During their tour of the east coast last summer, Rabble Rabble recorded two songs at Gimme That Sound Studios. The resulting 7″ will be released on May 23rd at the Empty Bottle.
Now, I’ve never been overly impressed with Rabble Rabble’s recordings; I think they have much more to offer in a live setting. But the new 7″ from Chicago’s psych poster boys (and girl) is a different story. The lead off track “Why Not?” gives listeners that same psychotic psychedelia they’ve come to know and love from Rabble Rabble, but this time in a more controlled environment. ”Why Not?” would feel right at home in any movie chase scene (think Duel on Acid).
The b-side, “Long Hook” sounds like a lost track from the Kinks’, Village Green Preservation Society, but on speed and a whole bunch more acid. Though most of the song is sung through three-piece chants, the lead vocals even sound like Dave Davies on this one.
Be sure to pick up a copy of Rabble Rabble’s new 7″ at the Empty Bottle on May 23rd with Distractions and We Are Hex
BIGCOLOUR has recently released a video, directed by Kayla Kane, for their song “Somnabulist Bop,” a song that the band says will be on an upcoming release of the same name. Both the song and video carry a dreamlike quality fitting to the song’s title (Somnabulism is another word for sleepwalking). The words are as equally indistinguishable as the images that move in and out of focus. The song itself follows the same atmospheric formula present in BIGCOLOUR’s previous releases, and singer, Brian Brissart still finds a way to pack more poetic words in each line than you would think humanly possible.
The first thing I noticed about the new Hussy LP, Cement Tomb Mind Control, before I even began listening was the length of the songs. Just two tracks reach the 2 minute mark, leaving the rest somewhere between 49 seconds and 1:59. “When we started as a band,” says Bobby Hussy, who plays guitar and sings on a large portion of the LP, “we wrote songs that came naturally and they’ve always been short bursts of pop mixed in with garage/punk/noise, and we sorta found our sound through that structure.” “I would rather have someone wanting more of something than getting too much and bored with a song,” adds Heather Sawyer, drummer and 2nd singer of the Madison duo.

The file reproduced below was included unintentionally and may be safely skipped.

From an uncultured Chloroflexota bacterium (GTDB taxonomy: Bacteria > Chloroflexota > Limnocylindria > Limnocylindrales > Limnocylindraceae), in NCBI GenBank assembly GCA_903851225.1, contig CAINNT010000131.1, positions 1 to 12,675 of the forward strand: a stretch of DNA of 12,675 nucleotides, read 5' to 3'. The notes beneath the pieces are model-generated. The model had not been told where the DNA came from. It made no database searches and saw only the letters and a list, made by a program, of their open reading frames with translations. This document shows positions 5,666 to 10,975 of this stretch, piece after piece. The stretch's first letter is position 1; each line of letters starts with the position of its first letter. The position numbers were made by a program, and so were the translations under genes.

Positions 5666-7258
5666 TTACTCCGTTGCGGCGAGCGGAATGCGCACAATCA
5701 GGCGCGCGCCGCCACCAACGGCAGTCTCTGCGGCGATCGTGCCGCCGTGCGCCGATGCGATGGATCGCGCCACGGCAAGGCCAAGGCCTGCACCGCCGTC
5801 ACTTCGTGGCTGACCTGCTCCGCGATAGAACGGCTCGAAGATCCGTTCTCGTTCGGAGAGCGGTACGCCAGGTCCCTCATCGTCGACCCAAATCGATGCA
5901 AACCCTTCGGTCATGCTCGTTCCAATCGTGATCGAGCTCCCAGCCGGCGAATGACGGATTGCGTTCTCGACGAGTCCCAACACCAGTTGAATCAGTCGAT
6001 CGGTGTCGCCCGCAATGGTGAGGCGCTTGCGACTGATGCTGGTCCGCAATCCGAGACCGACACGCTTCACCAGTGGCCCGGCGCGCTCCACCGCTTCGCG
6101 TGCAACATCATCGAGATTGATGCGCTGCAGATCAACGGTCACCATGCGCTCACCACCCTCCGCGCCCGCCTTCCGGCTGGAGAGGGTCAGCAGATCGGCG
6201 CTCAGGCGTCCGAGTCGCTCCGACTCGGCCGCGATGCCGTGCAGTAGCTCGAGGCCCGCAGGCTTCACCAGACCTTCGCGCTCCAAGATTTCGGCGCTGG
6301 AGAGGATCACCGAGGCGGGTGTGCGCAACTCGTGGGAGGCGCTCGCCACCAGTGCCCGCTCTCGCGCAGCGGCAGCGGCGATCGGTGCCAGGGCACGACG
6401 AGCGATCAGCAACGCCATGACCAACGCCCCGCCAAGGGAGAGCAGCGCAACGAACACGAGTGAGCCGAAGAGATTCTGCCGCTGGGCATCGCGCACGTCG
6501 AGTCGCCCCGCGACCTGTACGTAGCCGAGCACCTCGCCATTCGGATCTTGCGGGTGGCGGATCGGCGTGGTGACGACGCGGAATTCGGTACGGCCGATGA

Perhaps there’s something in Sawyer’s statement. The first song I heard off of Cement Tomb Mind Control was “Sexi Ladi,” a quick burst of 60s energetic pop equipped with summer sun and holding hands. The song could not be contained to just one listen, not even two or three. With each repeated listen, I found myself falling more and more in love with it. Had it been three or four minutes, I doubt I would have had the stamina, nor the desire to stick with it for so long.
The LP starts off with the angry Stooges-style rant, “I’m Me.” “Go fuck yourself,” sings the duo in unison, not even giving the detestable subject of the song the satisfaction of a full 2 minutes of their attention, cutting out at 1:58. There’s an urgency, not just musically in this LP. There’s not much The Hussy care to have you hear lyrically, drowning the words out in a whirl of fuzz. But when they have something to say, they make sure you hear it. “Let’s get it on,” Sawyer yells in “Baby Child.” Similarly, the whistles come in crystal clearly in an otherwise distortion-drenched “Wrong/Right.”
“Demon Claus” breaks the Hussy mold set in the first four songs of Cement Tomb. A bit lighter on the fuzz and not quite as into the red, this song ditches the fast-paced, upbeat pop of “Sexi Ladi,” and welcomes all things dark, both in the subject matter and the Jay Reatard by way of Electric Prunes approach to garage.
Both members of this Madison duo bring equally powerful vocals and song writing chops to this LP. Though Cement Tomb Mind Control lags a bit near the middle with songs like “Pavement” and “Oh No” not quite carrying as much weight as songs like “Have a Say” or “I’m Me,” it’s definitely one of the best releases so far this year.
I recently talked to Bobby and Heather of the Hussy about the new LP, the Wisconsin music scene, and mistaken lyrics. Read on for the full interview, and be sure to check them out Saturday, May 14th at WHPK’s Summer Breeze Festival held at the University of Chicago Commons. The Hussy will also be playing with The Growlers at the Empty Bottle on May 26th.